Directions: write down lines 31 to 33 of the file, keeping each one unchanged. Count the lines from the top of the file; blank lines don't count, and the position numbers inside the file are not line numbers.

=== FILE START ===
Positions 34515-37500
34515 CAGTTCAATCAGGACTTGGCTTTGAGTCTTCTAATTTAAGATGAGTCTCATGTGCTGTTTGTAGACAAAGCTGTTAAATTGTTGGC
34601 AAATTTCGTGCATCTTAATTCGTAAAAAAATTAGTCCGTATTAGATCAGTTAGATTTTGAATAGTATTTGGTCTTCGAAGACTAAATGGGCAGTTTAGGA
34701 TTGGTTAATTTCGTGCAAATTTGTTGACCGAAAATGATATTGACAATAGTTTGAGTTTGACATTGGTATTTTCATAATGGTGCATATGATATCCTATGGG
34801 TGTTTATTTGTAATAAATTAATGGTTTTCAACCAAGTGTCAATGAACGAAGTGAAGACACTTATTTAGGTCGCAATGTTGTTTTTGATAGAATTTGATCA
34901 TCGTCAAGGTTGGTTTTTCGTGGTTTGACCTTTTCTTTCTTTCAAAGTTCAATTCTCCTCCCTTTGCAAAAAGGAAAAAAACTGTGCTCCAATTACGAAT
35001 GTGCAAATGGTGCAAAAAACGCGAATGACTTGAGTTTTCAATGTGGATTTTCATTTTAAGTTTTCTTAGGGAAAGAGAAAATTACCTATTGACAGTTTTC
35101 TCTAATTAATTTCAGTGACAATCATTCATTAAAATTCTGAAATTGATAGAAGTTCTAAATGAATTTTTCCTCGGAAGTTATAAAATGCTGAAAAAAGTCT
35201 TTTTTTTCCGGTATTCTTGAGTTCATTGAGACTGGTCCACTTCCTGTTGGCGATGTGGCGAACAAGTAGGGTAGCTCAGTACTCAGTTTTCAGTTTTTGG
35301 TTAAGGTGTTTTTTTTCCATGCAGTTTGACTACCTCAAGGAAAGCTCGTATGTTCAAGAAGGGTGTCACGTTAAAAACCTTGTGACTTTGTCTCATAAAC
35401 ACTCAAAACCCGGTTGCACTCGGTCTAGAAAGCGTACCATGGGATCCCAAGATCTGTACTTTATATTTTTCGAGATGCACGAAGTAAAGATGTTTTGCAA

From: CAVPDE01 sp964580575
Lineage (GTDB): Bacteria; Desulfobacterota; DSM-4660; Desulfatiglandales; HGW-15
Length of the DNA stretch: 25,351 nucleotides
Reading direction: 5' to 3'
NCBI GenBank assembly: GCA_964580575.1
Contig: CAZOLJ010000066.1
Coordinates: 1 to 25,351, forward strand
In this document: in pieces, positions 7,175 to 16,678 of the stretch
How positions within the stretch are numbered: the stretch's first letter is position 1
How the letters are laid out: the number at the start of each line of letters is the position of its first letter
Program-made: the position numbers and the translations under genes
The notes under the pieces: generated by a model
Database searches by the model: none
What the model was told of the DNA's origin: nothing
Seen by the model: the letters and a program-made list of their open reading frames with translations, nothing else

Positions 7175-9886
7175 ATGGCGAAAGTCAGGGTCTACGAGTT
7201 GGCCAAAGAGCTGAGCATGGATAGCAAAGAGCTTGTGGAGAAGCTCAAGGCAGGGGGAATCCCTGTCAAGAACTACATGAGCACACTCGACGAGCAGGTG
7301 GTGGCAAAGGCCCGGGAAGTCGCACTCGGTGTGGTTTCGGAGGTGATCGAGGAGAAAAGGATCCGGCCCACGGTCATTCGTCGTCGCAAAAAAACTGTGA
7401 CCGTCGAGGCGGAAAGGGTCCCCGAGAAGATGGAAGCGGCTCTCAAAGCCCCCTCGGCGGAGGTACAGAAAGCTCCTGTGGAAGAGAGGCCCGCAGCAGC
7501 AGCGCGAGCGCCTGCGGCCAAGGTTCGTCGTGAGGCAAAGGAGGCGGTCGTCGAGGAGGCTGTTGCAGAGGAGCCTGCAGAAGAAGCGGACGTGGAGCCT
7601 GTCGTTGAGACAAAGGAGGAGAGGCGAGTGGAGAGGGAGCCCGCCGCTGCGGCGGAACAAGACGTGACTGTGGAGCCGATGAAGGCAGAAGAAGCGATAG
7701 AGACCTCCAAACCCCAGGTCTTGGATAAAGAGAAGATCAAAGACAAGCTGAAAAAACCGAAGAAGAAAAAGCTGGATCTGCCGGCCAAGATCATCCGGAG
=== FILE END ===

7401 CCGTCGAGGCGGAAAGGGTCCCCGAGAAGATGGAAGCGGCTCTCAAAGCCCCCTCGGCGGAGGTACAGAAAGCTCCTGTGGAAGAGAGGCCCGCAGCAGC
7501 AGCGCGAGCGCCTGCGGCCAAGGTTCGTCGTGAGGCAAAGGAGGCGGTCGTCGAGGAGGCTGTTGCAGAGGAGCCTGCAGAAGAAGCGGACGTGGAGCCT
7601 GTCGTTGAGACAAAGGAGGAGAGGCGAGTGGAGAGGGAGCCCGCCGCTGCGGCGGAACAAGACGTGACTGTGGAGCCGATGAAGGCAGAAGAAGCGATAG